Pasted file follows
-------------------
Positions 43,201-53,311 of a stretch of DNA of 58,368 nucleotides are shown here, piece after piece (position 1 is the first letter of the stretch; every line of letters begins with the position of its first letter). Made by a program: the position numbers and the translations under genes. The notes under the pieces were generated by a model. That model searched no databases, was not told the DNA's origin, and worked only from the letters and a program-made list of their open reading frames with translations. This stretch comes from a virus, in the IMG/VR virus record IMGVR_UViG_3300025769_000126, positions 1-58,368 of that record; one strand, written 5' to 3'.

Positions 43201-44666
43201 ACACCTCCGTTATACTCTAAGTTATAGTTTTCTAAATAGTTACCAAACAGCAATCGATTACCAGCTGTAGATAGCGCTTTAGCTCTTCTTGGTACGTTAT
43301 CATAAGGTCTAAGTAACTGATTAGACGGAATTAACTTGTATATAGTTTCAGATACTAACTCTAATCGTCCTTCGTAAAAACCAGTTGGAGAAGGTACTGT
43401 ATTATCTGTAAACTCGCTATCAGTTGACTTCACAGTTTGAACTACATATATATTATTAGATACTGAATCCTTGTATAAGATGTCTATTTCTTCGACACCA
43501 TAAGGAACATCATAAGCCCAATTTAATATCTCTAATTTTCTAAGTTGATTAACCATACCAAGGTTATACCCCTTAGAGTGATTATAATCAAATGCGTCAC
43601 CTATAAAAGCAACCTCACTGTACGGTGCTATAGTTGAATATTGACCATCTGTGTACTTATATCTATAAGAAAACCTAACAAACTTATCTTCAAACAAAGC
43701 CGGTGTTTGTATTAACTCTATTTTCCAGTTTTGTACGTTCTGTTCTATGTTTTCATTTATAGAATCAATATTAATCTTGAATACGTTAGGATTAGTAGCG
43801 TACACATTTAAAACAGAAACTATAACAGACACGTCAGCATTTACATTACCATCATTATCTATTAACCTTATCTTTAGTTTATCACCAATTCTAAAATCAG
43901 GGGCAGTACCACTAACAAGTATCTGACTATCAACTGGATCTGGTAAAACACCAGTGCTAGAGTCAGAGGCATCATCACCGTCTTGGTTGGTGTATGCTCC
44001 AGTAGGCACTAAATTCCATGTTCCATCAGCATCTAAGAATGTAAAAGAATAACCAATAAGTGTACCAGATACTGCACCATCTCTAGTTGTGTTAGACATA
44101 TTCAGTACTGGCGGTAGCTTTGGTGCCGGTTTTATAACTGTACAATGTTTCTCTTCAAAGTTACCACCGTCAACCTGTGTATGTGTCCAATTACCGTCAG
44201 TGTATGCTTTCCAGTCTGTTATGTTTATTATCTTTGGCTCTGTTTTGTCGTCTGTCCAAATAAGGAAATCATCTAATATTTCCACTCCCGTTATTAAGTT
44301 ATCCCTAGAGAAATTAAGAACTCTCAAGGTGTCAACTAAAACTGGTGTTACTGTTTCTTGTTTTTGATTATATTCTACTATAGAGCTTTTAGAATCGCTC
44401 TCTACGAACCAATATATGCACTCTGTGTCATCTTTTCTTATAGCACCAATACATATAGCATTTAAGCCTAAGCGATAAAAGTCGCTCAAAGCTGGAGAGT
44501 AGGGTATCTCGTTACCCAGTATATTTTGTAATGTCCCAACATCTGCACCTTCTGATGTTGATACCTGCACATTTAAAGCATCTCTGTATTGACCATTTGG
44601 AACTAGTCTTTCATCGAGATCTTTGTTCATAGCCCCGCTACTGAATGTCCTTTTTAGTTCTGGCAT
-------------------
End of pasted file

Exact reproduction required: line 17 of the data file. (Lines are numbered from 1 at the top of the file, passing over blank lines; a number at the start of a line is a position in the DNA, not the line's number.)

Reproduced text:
44601 AACTAGTCTTTCATCGAGATCTTTGTTCATAGCCCCGCTACTGAATGTCCTTTTTAGTTCTGGCAT